Rep. Emanuel Cleaver says $200 million in federal stimulus money aims to make some of the city’s poorest neighborhoods a model for green living.
Cleaver, D-Mo., who came up with the idea for a Green Impact Zone, said part of the program’s goal is to create jobs. He met Thursday with more than 50 neighborhood and community leaders.
Cleaver, who’s from Kansas City and was the city’s mayor in the 1990s, called the plan “a perfect storm of opportunity.”
“The key is we are investing federal money wisely and building an inclusive green economy strong enough to create jobs for residents,” he said.
Kansas City will be funneling as much stimulus money as possible over two years into rebuilding the area, Cleaver said.
Local, state and federal governments will work on the plan.
The money is to be spent on various upgrades, including weatherizing every home that needs it in a 150-block area and training the jobless on how to do that work.
The weatherizing will include installing energy-efficient windows and furnaces and making other improvements that will reduce residents’ energy bills.
Margaret May, executive director of the Neighborhood Council for Kansas City’s Ivanhoe section, said some residents have monthly gas bills of $600 and $800 during the winter.
“Some don’t have incomes that are much more than that,” May said. “There are so many needs here, and we need to make sure we are spending this money in a manner that really benefits this area.”
The zone is bordered on the west by Troost Avenue, on the north by 39th Street, on the south by 51st Street and on the east by Prospect Avenue and Swope Parkway.
Other plans for that area include developing a smart-grid energy project that features state-of-the-art wiring for electric cars and computers that control household appliances.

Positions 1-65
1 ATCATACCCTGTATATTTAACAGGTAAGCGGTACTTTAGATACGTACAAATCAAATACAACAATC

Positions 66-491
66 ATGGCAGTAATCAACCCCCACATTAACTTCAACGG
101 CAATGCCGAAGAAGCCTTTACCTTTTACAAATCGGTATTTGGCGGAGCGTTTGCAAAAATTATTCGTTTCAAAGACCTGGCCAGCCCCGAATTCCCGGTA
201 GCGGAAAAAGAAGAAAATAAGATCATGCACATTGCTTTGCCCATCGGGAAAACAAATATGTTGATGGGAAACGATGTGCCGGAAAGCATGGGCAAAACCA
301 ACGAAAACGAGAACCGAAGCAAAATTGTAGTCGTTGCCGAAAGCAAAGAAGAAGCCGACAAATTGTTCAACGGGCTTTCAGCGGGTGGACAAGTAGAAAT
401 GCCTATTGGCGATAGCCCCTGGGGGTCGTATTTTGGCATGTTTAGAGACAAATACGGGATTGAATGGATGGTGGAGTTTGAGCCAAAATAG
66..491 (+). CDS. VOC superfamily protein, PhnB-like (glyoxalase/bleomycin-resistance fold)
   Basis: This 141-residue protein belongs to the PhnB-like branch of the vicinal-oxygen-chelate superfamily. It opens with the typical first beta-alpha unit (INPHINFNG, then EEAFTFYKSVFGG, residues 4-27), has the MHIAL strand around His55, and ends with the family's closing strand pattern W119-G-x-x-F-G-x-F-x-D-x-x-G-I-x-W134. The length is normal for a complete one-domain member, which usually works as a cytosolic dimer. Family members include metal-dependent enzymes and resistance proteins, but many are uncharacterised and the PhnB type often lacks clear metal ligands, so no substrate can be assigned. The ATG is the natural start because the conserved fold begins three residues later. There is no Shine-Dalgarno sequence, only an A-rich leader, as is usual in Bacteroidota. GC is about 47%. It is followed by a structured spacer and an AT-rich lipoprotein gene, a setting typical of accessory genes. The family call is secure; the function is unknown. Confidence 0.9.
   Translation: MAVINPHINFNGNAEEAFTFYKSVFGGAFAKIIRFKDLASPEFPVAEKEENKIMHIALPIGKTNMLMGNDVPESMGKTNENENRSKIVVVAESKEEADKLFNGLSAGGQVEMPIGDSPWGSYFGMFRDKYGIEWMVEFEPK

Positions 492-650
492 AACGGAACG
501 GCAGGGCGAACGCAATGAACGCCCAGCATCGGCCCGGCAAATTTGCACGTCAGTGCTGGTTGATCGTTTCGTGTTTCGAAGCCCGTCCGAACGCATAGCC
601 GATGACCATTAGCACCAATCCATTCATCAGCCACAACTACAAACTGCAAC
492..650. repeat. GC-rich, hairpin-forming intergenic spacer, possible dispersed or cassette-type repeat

Bus services are to be increased and 25 new green-friendly stations built, complete with real-time passenger information.
A sustainable land-use plan is to be developed for the area.
A key neighborhood bridge is to be replaced to accommodate an improved rapid-transit bus route.
“Emanuel Cleaver’s innovative idea shows that we can build a clean energy economy block by block,” said Rep. Edward Markey, D-Mass., chair of the House Select Committee on Energy Independence and Global Warming. “Our nation’s cities are laboratories for energy solutions.”
The Kansas City Council unanimously approved a resolution last week to support the Green Impact Zone and partner with the Mid-America Regional Council to coordinate funding and work.
Kansas City Power & Light will be involved in developing the smart grid and looking into alternative energy options for businesses and institutions.
The University of Missouri-Kansas City is providing the city with demographic data about the neighborhoods in the zone.
The zone has some of the highest unemployment rates in Kansas City — up to 55 percent in some parts.
The median household income for the area is $22,397 per year, the city’s lowest. And in some of the neighborhoods, up to a third of the residents are without cars.
Cleaver said so far $42 million in stimulus money has been identified to start improvements, an investment that he thinks will bring more money.